A couple of pre-install questions


I’ve been looking into OM-Rome as a potential replacement for my current Fedora 37 KDE spin install on my Asus ROG Flow X13 (2021) Laptop. I have read through the Wiki, and skimmed the last 12 months posts on the support forums. I’ve tested OM-Rome in a VM and also a Live-USB boot, and it mostly looks promising. There are a couple of questions which I have, that I’ve not been able to find answers for:

  1. In the Live-USB boot, I noticed that there were no power profiles available in the power menu, so Power Saver / Balanced / Performance modes were not available. Installing ‘power-profiles-daemon’ seemed to solve this, but I wonder why it isn’t provided as default, and if there are any other packages, or kernel tweaks that interfere with it or which may prevent it working as intended?

  2. I would be installing OM-Rome to a USB-C SSD to test it out alongside my F37 install. In the Calamares installer the most appropriate option for me was Replace Partition (iirc), which allowed me to select an unused portion of my SSD, but it insisted on using the ‘/boot/efi’ partition on the internal nvme drive rather than creating a second ‘/boot/efi’ partition on the USB-C SSD. This would prevent me using the USB-C SSD on another machine if I needed to (afaik). Having read through the wiki, I think I can manually create the partitions and install it with everything on the external drive, but I wondered why it wasn’t possible to select the external drive as a location for ‘/boot/efi’? Am I missing something?

  3. As my laptop has both integrated (AMD Vega 8) graphics, and dedicated (Nvidia GTX1650) graphics I will be needing the proprietary Nvidia drivers for the occasional game or Blender use. I noticed in the forum that there’s currently an issue with the nvidia packages with the latest kernel. Is this something that happens on each kernel release (so I’d have to hold back kernel upgrades), or is it something specific to this particular kernel / nvidia version?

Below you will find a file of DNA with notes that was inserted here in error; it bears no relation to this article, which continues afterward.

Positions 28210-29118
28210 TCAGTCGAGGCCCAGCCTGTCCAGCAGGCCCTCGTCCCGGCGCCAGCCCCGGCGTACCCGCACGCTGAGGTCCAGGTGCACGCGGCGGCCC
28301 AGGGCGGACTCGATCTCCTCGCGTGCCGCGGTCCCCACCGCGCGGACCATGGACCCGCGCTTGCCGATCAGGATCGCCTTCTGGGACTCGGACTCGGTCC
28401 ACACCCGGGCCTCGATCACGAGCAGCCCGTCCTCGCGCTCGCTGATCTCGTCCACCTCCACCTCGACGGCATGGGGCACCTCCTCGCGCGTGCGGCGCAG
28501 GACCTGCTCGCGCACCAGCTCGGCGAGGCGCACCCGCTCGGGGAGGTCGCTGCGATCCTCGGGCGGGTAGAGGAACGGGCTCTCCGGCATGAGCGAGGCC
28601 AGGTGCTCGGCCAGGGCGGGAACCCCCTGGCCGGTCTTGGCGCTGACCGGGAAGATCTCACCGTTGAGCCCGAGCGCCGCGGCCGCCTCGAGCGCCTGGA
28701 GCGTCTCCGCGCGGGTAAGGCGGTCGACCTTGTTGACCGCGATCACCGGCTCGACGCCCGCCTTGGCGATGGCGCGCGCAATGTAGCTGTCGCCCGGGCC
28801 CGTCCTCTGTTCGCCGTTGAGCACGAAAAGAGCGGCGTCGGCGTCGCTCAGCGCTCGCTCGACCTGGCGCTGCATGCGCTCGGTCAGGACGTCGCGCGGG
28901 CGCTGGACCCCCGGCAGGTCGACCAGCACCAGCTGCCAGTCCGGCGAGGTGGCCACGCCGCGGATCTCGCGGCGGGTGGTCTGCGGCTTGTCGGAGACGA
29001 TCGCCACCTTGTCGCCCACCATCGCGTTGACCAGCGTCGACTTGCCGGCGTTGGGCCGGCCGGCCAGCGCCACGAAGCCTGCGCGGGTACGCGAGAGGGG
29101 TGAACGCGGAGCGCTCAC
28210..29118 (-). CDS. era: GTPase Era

Sorry for the long / waffly post, and if any of these questions could have been answered by me having better google-fu skills. OM-Rome looks very interesting, and from what I have seen / read the community looks nice also, and I would like to become part of it - if I can get the essential (to me) packages installed and working. If there’s any laptop-specific information that I have missed, I would be grateful for any links / etc.

Getting Supergfxctl (asus-linux / supergfxctl · GitLab) working will be my first task after installing OM as switching between Integrated / VFIO / Hybrid Gfx modes is essential for me. If it goes well, then I’d could perhaps write up some guide / documentation for OM.

Running OM-Rome would be going full circle for me, as (iirc) Mandrake Linux was my first look at Linux back on my Amiga 1200 when I was a youth! :slight_smile:

Thanks to all the Devs for all the work you do on OM.

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  1. I leave for more knowledgeable folks.

  2. You would need to use Manual Partitioning to have an new /boot/efi created if there is already an existing /boot/efi. The why of this should be explained by a developer or someone more knowledgeable.

  3. This was discussed in OpenMandriva TC-meeting 2023-01-11.

The issue is does OpenMandriva delay the release of a new kernel for all users just because nvidia patches for the proprietary drivers are not ready. OpenMandriva has no control over when those patches are available that is upstream, I believe at nVidia the company.

In the meeting we:

  • Agreed: There should always be working nvidia packages for current production and latest legacy drivers for kernels on released iso’s.
  • Agreed: For new kernel in testing repo after 3-4 days, publish if there’s a good reason why the nvidia packages haven’t been built for the new kernels, and after 7 days publish no matter what.

This issue has existed since I used Fedora in 2004 and is unchanged today. The decisions behind this are made by nVidia the company. It is true that different Linux distributions handle this issue differently.

Thanks for the reply (and welcome) Ben.

I’ll set some time aside tomorrow and do a manual partition and install, I just wanted to check I wasn’t missing something simple.

As for the Nvidia issue, thanks for clarifying. I’ve only used Arch and Fedora on this laptop since getting it, and they both compile the nvidia modules on installation of a new kernel. I’ve had to use a custom kernel for Asus specific issues until now, but those patches are all included in the main 6.1 kernel, so I’m free from needing a custom kernel.